Immolat et poenam scelerato ex sanguine sumit.'
Hoc dicens ferrum adverso sub pectore condit
Fervidus.

Vitaque cum gemitu fugit indignata sub umbras.

Quotes about the Aeneid
Give way, you Roman writers, give way, you Greeks: something greater than the Iliad is being born. ~ Sextus Propertius
A man, an adult, is precisely what [Aeneas] is: Achilles had been little more than a passionate boy... With Virgil European poetry grows up.
~ C. S. Lewis
The Aeneid enforces the fine paradox that all the wonders of the most powerful institution the world has ever known are not necessarily of greater importance than the emptiness of human suffering. ~ Adam Parry
(arranged in chronological order)

Cedite Romani scriptores, cedite Graii:
Nescioquid maius nascitur Iliade.

Et profugum Aenean, altae primordia Romae,
Quo nullum Latio clarius extat opus.

"Aeneida" prosa prius oratione formatam digestamque in XII libros particulatim componere instituit, prout liberet quidque, et nihil in ordinem arripiens. Ac ne quid impetum moraretur, quaedam inperfecta transmisit, alia levissimis verbis veluti fulsit, quae per iocum pro tibicinibus interponi aiebat ad sustinendum opus, donec solidae columnae advenirent.

De l'Eneïda dico, la qual mamma
fummi, e fummi nutrice, poetando:
sanz'essa non fermai peso di dramma.

Virgil falls infinitely short of Homer in the characters of his poem, both as to their variety and novelty. Æneas is indeed a perfect character, but as for Achates, though he's styled the hero's friend, he does nothing in the whole poem which may deserve that title. [...] I do not see any thing new or particular in Turnus. [...] In short, there is neither that variety nor novelty in the persons of the Æneid, which we meet with in those of the Iliad.
Joseph Addison, The Spectator, No. 273 (January 12, 1712)

Nor is it sufficient for an epic poem to be filled with such thoughts as are natural, unless it abound also with such as are sublime. Virgil in this particular falls short of Homer. He has not indeed so many thoughts that are low and vulgar; but at the same time has not so many thoughts that are sublime and noble. The truth of it is, Virgil seldom rises into very astonishing sentiments, when he is not fired by the Iliad. He everywhere charms and pleases us by the force of his own genius; but seldom elevates and transports us where he does not fetch his hints from Homer.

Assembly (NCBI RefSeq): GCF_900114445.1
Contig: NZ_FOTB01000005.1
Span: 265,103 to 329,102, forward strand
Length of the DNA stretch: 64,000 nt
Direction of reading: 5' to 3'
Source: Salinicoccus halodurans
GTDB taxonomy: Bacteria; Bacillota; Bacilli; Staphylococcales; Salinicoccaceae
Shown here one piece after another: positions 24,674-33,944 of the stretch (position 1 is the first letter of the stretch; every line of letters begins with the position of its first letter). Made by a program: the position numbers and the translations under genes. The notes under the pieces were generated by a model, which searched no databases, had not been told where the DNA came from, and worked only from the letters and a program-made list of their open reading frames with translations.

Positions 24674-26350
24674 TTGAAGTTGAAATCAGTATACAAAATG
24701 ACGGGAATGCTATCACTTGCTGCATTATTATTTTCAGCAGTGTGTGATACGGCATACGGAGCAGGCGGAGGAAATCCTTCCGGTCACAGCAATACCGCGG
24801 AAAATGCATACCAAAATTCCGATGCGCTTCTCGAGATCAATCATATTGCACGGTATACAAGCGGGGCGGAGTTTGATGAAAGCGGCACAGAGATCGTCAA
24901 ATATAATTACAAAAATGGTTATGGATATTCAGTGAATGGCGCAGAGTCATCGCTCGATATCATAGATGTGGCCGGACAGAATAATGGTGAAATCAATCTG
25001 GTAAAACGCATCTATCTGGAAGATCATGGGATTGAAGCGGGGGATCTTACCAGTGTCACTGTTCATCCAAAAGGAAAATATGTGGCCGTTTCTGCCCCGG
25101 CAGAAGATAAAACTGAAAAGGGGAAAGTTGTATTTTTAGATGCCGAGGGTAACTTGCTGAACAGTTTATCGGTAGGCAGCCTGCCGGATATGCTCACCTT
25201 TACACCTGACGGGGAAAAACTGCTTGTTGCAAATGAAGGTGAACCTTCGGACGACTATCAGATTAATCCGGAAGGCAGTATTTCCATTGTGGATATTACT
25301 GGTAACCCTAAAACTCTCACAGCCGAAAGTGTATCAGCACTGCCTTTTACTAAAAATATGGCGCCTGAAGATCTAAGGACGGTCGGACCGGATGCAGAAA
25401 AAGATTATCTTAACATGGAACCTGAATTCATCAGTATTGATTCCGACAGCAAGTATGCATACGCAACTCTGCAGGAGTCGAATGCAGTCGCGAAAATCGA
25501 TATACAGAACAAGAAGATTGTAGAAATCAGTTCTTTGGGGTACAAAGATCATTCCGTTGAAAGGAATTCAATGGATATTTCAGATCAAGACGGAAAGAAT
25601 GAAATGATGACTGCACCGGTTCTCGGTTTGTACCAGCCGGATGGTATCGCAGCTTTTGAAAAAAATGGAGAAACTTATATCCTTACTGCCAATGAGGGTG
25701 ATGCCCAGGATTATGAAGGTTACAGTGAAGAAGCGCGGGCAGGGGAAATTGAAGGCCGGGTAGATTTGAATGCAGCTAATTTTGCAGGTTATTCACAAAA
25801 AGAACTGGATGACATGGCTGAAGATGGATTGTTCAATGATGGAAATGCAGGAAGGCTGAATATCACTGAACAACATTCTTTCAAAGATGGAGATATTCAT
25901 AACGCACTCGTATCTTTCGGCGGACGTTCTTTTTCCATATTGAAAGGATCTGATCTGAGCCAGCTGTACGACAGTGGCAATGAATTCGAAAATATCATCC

Joseph Addison, The Spectator, No. 279 (January 19, 1712)

There are few readers who do not prefer Turnus to Æneas.
Robert Southey, Joan of Arc (1796), Preface, p. vi

My chief objection (I mean that to the character of Aeneas) is, of course, not so much felt in the three first books; but, afterwards, he is always either insipid or odious, sometimes excites interest against him, and never for him.
Charles James Fox, letter to his friend Trotter, in Memoirs of the latter years of the Right Honorable Charles James Fox by John Bernard Trotter (3rd edition, 1811), p. 527

It was surely no affectation in Virgil when he desired to have the Aeneid burnt; he had made that poem the task of his life, and in his last moments he had the feeling that he had failed in it.
Barthold Georg Niebuhr, Lectures on the History of Rome, Vol. III (1849), p. 137

The Roman epic abounds in moral and poetical defects; nevertheless it remains the most complete picture of the national mind at its highest elevation, the most precious document of national history, if the history of an age is revealed in its ideas, no less than in its events and incidents.
Charles Merivale, History of the Romans Under the Empire, Vol. IV (1865), p. 448

Doubtless it was the "Æneid," his artificial and unfinished epic, that won Virgil the favour of the Middle Ages. To the Middle Ages, which knew not Greek, and knew not Homer, Virgil was the representative of the heroic and eternally interesting past. But to us who know Homer, Virgil's epic is indeed "like moonlight unto sunlight;" is a beautiful empty world, where no real life stirs, a world that shines with a silver lustre not its own, but borrowed from "the sun of Greece."